Retailers gave back some of the gains registered in March last month as both the shift in Easter timing and a lack of clear fashion direction cut into same-store sales results.

 

Stores, which had largely shifted into positive territory in March, reported April declines in most cases, although rarely large enough to affect their projections for first-quarter earnings, which start arriving later this month. Many stores reporting declines noted that the combined results for March and April were still largely positive.

 

Cool, damp weather bore some of the blame for the sales shortfalls, as did consumer anxiety related to the economies of Greece and southern Europe and recent declines in the stock market. Yet, upscale retailers were probably the strongest performers for the month, as evidenced by comparable-store sales gains of 13.7 percent, 7.5 percent and 3.2 percent at Neiman Marcus Inc., Nordstrom Inc. and Saks Inc., respectively.

 

Teen retailers found increases hard to come by in April, with even such perennial sales leaders as Aeropostale Inc. and The Buckle Inc. declining 5 percent and 5.7 percent, respectively.

 

Macy’s Inc. registered a 1.1 percent increase in April comparable-store sales and noted that the result for the combined March-April period was a 6.2 percent increase. Dillard’s Inc. reported a 5 percent decline last month but a 2 percent pickup for the two-month period. J.C. Penney Co. Inc. and Kohl’s Corp. were down 3.3 percent and 7.7 percent, respectively, in April.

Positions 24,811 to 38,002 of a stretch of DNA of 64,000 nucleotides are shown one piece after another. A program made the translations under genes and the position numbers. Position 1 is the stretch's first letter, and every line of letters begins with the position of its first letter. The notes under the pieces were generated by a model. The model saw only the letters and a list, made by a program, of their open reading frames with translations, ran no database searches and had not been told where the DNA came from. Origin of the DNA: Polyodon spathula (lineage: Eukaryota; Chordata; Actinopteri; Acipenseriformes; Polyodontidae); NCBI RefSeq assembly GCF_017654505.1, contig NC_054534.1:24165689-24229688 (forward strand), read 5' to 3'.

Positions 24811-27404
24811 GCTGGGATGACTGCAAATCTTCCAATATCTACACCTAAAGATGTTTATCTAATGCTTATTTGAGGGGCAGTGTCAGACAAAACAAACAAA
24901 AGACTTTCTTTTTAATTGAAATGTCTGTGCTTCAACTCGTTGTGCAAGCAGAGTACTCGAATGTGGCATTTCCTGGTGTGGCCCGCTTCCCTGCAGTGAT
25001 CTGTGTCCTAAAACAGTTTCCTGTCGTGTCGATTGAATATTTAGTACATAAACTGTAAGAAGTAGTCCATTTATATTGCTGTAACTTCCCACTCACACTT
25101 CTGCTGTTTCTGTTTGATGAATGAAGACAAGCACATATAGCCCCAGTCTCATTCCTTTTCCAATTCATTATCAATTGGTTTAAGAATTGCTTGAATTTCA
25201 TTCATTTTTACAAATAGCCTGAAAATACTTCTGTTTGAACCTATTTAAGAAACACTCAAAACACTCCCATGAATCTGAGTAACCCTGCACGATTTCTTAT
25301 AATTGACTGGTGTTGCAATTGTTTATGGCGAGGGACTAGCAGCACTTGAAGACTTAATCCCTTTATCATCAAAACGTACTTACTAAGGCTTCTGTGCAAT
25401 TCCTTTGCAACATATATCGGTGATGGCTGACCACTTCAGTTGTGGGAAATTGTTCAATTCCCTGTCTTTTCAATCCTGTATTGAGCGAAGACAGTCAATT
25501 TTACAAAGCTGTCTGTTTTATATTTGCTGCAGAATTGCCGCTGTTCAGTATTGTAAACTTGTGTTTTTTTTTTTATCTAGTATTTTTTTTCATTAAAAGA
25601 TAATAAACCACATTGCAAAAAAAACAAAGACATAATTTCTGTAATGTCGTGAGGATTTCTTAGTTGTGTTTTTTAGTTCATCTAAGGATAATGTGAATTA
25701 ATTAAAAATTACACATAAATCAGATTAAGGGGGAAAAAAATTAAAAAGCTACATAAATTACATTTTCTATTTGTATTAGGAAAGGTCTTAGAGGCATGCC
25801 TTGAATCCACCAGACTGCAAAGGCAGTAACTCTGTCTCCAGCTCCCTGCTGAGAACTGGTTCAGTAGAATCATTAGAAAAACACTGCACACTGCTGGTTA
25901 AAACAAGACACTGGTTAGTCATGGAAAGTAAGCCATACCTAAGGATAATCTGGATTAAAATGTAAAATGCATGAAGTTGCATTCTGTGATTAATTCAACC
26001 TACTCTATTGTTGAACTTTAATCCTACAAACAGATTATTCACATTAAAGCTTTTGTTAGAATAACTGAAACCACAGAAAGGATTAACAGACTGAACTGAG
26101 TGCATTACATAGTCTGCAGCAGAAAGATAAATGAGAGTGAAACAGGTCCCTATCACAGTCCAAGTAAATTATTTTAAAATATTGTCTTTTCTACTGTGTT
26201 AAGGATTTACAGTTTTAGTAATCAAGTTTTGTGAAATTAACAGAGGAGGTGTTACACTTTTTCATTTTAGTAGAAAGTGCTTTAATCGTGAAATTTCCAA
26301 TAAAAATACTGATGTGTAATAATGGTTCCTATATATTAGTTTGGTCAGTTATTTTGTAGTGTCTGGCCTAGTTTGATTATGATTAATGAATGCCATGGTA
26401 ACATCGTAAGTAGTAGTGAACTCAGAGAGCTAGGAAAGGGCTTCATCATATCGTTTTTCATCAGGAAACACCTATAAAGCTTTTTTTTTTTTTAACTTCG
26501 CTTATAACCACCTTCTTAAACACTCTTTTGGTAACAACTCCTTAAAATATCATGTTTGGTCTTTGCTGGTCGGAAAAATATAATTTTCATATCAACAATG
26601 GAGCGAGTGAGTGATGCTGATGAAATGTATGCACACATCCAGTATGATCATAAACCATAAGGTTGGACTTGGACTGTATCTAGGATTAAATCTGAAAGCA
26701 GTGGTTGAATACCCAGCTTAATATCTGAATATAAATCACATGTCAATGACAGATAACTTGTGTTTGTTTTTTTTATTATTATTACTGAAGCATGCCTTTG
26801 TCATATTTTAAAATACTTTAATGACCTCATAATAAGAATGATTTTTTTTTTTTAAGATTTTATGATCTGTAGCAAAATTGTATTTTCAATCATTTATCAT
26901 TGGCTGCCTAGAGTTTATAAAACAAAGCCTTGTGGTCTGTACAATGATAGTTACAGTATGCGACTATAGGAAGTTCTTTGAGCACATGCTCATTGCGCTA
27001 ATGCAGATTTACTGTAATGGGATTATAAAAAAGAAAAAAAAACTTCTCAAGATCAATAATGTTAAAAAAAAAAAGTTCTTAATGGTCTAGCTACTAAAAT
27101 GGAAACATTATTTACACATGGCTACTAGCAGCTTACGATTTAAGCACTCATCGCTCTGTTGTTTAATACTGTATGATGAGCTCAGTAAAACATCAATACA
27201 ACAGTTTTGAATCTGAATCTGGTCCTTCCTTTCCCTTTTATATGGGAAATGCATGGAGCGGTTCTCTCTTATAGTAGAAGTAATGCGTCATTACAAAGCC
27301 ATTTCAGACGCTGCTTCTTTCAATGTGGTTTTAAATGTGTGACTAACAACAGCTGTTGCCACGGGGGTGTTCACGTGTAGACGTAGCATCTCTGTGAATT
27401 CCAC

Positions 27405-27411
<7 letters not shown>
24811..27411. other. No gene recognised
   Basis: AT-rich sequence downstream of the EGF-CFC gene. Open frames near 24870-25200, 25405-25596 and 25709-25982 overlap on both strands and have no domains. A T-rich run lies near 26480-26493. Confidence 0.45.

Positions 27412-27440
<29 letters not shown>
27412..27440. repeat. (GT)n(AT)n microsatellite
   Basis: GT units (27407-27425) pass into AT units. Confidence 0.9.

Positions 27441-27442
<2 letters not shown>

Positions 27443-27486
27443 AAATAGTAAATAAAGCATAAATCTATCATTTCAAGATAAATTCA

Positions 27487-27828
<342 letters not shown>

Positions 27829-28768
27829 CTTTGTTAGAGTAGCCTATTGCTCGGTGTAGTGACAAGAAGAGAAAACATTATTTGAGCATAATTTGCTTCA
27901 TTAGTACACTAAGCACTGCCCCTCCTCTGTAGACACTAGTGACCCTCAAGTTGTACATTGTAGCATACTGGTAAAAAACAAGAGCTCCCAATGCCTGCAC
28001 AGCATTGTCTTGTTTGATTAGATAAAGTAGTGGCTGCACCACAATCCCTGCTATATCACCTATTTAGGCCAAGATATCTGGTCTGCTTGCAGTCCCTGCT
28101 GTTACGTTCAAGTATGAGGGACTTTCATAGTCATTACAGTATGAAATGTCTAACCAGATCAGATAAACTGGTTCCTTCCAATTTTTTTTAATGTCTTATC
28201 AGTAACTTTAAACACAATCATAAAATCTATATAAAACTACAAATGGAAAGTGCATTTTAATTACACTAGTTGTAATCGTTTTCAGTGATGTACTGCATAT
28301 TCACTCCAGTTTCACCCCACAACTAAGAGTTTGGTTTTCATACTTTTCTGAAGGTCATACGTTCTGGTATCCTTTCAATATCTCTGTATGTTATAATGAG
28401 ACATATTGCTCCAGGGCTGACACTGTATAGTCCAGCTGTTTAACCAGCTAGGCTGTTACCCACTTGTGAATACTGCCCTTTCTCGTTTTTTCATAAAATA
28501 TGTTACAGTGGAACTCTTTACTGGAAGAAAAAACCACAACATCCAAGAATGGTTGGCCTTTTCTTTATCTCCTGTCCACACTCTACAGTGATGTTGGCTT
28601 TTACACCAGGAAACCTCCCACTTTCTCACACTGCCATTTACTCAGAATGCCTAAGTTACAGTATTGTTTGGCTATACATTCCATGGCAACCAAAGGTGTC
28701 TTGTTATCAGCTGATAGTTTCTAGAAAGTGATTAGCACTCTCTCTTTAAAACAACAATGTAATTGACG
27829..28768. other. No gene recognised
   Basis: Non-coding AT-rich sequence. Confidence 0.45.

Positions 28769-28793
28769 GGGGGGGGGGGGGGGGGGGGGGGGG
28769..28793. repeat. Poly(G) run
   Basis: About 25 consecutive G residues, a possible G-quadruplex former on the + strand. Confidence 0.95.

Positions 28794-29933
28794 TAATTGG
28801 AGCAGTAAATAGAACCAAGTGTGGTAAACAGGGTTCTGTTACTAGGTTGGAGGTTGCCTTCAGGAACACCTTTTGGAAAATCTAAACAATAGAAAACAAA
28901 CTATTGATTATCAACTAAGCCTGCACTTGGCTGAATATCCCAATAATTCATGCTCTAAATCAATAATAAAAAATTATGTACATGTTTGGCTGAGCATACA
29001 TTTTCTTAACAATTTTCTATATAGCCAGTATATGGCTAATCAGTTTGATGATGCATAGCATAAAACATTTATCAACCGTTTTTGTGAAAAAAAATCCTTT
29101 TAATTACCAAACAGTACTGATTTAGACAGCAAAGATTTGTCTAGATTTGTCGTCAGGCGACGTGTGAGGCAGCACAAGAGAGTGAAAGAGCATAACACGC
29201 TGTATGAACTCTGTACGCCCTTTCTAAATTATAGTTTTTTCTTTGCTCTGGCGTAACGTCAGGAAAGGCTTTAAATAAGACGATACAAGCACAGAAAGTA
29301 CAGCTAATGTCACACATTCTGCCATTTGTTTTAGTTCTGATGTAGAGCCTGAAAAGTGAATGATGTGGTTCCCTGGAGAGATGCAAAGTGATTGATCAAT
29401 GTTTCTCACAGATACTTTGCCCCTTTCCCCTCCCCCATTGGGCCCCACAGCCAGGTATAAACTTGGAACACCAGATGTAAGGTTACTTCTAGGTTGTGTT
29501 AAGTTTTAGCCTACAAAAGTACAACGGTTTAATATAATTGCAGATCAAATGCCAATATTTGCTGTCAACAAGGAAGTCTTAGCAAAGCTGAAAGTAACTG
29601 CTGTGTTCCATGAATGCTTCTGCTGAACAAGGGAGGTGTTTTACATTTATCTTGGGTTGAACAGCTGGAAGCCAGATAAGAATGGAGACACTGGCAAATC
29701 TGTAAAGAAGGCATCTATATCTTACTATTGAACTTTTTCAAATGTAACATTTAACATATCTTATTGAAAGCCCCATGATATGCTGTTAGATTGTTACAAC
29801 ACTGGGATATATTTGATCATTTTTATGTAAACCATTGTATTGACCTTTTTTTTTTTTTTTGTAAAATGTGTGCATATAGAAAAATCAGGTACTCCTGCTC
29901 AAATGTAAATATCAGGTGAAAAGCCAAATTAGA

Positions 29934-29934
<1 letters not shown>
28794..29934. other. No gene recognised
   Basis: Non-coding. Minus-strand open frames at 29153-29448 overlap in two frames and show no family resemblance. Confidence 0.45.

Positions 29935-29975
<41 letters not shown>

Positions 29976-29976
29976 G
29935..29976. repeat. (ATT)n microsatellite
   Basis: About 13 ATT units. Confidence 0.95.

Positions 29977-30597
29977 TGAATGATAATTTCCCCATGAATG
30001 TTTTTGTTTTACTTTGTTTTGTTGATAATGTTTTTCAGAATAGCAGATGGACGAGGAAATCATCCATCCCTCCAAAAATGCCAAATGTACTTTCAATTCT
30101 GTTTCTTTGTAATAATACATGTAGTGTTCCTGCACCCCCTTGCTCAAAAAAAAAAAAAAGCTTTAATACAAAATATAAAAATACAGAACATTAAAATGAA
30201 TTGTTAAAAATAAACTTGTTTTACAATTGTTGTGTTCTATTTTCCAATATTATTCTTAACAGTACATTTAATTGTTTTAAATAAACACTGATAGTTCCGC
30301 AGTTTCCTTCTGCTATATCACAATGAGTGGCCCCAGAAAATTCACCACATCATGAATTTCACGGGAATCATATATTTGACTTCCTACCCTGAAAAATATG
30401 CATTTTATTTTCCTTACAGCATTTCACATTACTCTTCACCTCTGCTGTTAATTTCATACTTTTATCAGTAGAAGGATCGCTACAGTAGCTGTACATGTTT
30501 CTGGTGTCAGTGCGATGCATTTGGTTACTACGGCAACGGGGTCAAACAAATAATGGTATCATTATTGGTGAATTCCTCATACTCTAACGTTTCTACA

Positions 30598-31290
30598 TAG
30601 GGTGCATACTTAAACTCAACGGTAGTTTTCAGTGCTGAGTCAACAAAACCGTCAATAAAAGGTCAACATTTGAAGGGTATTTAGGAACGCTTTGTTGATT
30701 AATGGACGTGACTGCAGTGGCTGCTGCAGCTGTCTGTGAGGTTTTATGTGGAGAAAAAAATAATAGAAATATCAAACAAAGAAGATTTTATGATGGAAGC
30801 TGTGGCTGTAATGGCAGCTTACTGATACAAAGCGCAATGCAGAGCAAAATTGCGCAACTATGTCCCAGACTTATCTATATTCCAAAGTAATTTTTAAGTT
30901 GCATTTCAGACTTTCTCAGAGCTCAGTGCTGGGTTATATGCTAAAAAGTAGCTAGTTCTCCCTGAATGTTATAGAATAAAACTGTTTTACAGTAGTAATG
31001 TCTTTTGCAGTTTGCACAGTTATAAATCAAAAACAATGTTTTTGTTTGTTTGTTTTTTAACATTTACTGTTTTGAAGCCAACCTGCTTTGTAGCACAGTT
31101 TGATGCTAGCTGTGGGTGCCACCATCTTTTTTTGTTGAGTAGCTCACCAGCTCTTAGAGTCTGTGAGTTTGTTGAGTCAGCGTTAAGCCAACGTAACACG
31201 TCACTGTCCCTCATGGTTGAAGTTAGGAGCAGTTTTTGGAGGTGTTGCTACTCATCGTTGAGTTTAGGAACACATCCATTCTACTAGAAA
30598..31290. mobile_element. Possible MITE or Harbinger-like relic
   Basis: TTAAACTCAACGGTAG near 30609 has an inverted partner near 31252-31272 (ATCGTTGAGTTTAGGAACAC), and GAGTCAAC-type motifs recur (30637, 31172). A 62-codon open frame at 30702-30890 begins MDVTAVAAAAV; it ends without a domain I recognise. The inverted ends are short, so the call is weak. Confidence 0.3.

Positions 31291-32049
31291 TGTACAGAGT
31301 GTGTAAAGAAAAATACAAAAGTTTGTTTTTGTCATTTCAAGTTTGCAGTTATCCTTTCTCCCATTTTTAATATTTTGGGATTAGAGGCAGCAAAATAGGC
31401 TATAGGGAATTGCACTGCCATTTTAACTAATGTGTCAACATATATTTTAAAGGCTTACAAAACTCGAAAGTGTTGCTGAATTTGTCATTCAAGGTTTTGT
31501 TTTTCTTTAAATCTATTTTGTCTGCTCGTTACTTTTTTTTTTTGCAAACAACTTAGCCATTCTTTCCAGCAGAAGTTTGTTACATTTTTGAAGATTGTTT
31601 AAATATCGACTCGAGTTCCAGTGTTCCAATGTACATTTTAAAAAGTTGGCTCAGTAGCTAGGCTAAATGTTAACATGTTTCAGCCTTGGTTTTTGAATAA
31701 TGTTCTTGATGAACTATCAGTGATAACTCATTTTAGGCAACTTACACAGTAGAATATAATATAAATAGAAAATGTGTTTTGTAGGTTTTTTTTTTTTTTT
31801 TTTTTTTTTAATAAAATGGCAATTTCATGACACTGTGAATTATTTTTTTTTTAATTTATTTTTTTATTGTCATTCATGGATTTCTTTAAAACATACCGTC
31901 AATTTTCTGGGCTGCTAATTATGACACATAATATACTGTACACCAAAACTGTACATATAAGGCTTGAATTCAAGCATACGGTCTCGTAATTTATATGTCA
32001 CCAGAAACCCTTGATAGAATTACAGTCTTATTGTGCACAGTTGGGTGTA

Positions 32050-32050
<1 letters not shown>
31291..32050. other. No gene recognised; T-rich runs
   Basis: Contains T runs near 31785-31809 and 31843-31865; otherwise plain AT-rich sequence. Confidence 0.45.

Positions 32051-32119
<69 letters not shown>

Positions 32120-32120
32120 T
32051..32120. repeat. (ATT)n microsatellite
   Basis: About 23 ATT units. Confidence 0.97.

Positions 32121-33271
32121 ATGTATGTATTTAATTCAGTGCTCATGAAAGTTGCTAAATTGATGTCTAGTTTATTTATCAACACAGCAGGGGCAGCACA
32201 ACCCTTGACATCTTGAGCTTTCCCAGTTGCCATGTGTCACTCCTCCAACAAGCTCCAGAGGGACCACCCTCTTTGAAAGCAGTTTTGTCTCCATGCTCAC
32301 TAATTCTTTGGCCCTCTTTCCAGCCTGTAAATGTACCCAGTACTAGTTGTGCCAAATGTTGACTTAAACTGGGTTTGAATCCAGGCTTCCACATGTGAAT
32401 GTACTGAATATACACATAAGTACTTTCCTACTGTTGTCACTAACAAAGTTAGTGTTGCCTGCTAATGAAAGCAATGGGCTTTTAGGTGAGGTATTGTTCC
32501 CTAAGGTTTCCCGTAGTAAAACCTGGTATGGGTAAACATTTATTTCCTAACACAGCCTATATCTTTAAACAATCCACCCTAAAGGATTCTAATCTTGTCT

Target Corp. said comps were down 5.9 percent last month, a bit softer than expected. However, Gregg Steinhafel, chairman, president and chief executive officer, said, “April sales in our higher-margin categories remained particularly strong, and both of our business segments continued to outperform their respective profit plans for the first quarter.”

 

Gap Inc. moved back into negative territory as comps fell 3 percent, with Gap’s North American stores down 6 percent, Banana Republic’s down 2 percent and Old Navy down 1 percent. However, sales for the first quarter were positive.

 

“With sales growth across all of our brands and significantly improved earnings, we are very pleased with our first-quarter performance,” said Sabrina Simmons, chief financial officer of Gap Inc.

 

The largest off-price stores in the U.S. managed gains, although not of the double-digit variety to which they’d become accustomed. The TJX Cos. Inc. was up 4 percent and Ross Stores Inc. up 3 percent. Michael Balmuth, vice chairman and ceo of Ross, noted that comps for the March-April period rose 9 percent despite April numbers coming in below it recently raised forecast. 

 

“We believe these results reflect that we may have misjudged the impact of the Easter calendar shift on our March and April business,” he said.

 

In the first hour of trading Thursday, the S&P Retail Index, coming off of two days of declines, was down 0.9 percent to 463.06. The Dow Jones Industrial Average slipped 0.2 percent to 10,841.74.

 

For complete coverage, see Friday’s issue of WWD.

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